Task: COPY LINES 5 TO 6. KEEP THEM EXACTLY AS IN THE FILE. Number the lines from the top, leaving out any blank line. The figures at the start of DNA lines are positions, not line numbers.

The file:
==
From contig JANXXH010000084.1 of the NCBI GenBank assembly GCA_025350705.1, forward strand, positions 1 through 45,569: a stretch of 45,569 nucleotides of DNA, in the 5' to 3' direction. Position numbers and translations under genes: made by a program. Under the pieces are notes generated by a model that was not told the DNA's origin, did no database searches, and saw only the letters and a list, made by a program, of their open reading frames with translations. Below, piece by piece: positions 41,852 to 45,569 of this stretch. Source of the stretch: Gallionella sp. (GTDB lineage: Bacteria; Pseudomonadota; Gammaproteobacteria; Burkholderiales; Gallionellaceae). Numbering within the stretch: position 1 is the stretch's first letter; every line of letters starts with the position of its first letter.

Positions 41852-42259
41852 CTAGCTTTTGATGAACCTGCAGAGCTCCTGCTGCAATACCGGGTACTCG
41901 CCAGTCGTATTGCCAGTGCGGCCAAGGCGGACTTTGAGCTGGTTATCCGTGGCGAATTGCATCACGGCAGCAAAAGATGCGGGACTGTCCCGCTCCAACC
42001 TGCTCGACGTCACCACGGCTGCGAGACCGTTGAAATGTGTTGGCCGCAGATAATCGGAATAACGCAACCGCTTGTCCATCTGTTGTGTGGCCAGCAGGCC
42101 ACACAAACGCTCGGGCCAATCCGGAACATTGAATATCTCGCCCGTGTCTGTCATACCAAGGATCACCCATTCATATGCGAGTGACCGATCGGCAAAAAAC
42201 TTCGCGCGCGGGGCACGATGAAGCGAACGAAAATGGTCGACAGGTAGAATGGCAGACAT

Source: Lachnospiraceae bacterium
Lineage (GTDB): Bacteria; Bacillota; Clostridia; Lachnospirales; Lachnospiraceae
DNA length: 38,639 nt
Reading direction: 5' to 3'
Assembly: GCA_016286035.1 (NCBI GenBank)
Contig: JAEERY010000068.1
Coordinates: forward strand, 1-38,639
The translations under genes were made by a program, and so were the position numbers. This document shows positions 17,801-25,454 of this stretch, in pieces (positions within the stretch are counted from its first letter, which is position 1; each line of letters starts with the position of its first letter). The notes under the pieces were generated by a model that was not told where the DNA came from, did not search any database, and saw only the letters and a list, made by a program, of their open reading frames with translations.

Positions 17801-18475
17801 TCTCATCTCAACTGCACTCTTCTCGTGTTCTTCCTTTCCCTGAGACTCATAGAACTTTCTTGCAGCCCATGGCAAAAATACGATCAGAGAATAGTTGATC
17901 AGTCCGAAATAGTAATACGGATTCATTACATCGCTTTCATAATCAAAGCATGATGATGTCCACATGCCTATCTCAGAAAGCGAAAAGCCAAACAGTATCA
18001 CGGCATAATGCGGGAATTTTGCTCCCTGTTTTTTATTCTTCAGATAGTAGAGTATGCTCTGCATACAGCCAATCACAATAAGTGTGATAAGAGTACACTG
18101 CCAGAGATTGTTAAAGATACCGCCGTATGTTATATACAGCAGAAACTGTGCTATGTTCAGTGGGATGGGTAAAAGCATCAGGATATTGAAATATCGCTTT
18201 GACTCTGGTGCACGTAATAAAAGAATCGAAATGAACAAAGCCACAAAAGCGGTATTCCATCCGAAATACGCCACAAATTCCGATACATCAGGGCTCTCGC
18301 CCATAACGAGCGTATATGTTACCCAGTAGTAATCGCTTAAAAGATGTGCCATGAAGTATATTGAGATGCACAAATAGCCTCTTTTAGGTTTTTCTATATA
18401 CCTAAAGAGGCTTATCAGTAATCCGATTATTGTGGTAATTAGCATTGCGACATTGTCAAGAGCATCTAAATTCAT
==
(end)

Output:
42001 TGCTCGACGTCACCACGGCTGCGAGACCGTTGAAATGTGTTGGCCGCAGATAATCGGAATAACGCAACCGCTTGTCCATCTGTTGTGTGGCCAGCAGGCC
42101 ACACAAACGCTCGGGCCAATCCGGAACATTGAATATCTCGCCCGTGTCTGTCATACCAAGGATCACCCATTCATATGCGAGTGACCGATCGGCAAAAAAC